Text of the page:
niche for itself in our cultural life, and that a significant
number of today's teens (and adults) risk becoming porn-dependent
and/or sexually disabled (that is, frustrated) adults. There
is circumstantial evidence that the use of porn, if not over-exposure
to it, is affecting how the sexes relate to each other. We
can choose to turn a blind eye to these developments or eye
them with the purpose of turning them into opportunities.
Which is to say, it is not too late to grant porn the socio-historical
status it deserves, which would make it a legitimate subject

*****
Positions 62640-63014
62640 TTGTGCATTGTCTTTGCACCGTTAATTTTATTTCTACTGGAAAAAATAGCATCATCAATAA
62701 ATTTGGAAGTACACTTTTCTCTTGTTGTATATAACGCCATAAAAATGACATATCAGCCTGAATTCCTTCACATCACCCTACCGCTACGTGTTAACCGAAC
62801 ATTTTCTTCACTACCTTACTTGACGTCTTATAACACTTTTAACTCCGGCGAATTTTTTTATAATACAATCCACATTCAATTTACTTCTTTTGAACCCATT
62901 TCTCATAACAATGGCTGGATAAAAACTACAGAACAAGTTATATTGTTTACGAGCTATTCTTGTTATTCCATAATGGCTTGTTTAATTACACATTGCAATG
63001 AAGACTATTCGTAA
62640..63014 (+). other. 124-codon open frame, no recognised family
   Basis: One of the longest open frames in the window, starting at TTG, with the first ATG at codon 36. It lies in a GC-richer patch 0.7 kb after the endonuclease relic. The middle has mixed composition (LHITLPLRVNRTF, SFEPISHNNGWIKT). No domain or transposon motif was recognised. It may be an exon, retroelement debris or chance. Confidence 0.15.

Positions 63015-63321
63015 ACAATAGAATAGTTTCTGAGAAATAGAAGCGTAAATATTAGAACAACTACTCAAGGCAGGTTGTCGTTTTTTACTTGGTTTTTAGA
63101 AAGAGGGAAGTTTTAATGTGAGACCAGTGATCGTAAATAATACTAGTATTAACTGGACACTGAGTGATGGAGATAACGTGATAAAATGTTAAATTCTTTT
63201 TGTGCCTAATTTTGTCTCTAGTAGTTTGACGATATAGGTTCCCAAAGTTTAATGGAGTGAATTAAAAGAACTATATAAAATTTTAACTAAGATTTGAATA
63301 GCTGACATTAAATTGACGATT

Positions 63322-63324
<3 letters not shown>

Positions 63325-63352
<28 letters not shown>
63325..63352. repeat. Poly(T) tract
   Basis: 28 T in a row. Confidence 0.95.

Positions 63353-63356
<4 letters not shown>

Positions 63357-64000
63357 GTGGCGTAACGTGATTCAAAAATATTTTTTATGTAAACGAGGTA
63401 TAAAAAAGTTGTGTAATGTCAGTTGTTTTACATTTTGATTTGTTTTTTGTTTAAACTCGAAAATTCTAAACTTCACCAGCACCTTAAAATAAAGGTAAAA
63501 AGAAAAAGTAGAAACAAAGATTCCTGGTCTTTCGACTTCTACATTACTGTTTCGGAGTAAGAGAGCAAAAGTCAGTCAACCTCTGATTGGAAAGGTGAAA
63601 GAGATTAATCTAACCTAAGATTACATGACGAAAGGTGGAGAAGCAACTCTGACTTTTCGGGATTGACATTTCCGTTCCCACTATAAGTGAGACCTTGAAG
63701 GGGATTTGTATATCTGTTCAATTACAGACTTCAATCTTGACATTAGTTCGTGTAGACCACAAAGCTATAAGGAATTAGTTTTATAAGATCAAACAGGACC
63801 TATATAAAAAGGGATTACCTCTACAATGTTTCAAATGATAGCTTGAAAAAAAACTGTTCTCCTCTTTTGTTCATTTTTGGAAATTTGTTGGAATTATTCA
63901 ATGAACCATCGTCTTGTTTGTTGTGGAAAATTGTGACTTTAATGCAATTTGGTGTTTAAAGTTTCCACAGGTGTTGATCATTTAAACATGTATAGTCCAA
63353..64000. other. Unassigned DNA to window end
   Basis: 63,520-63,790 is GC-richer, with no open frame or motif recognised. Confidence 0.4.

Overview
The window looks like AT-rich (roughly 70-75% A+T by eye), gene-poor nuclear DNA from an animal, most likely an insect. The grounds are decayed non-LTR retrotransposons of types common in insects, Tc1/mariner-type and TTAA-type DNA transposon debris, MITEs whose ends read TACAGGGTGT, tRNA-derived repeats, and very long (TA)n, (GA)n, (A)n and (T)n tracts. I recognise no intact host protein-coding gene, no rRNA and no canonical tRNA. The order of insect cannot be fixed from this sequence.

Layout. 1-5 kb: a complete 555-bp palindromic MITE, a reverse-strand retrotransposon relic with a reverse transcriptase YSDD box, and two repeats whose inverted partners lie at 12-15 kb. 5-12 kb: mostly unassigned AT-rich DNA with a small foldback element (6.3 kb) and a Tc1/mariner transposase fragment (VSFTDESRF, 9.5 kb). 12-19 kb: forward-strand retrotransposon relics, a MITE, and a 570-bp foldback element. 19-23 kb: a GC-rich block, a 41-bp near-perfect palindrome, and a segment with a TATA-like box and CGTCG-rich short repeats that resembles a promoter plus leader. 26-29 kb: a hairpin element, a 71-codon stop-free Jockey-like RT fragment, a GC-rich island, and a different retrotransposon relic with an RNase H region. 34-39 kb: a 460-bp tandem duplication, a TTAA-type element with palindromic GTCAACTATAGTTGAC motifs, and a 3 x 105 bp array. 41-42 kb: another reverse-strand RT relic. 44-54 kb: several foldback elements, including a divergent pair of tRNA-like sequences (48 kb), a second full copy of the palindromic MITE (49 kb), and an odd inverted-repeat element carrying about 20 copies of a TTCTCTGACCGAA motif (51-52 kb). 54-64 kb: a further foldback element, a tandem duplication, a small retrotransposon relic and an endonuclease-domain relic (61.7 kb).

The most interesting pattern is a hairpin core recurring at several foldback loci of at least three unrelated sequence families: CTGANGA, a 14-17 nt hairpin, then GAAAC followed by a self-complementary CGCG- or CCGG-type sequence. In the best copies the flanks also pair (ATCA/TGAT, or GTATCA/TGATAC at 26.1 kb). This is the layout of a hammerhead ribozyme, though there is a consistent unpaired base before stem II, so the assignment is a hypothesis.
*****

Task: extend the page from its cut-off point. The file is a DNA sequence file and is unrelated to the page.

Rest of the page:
of study and debate.
This kind of formal
recognition could become the event that determines if porn
continues to prosper in our new century or if its best years
have been spent.
Gender-based Income Redistribution with Honour and Dignity
Defense of Pornography
Traders in the Material World
Divas, Pantydom and 3-Chord Ditties
Triumph of Pornography
Hi thanks for your site. We must pull together in the arts
to stamp out pornography. It is entering our subconscious
through the web. Most people are totally unaware of the effects
of conditioning upon us humans. We, of all the life forms
on this planet, are subject to endless conditioning. I ask
all artists to help out and to condemn such vile media. Thanks.
Get rid of all internet porn magazines videos and the world
and yourself will be the better. GOD BLESS YOU AND AMERICA.
Jesus will return like a thief in the night, will you be ready?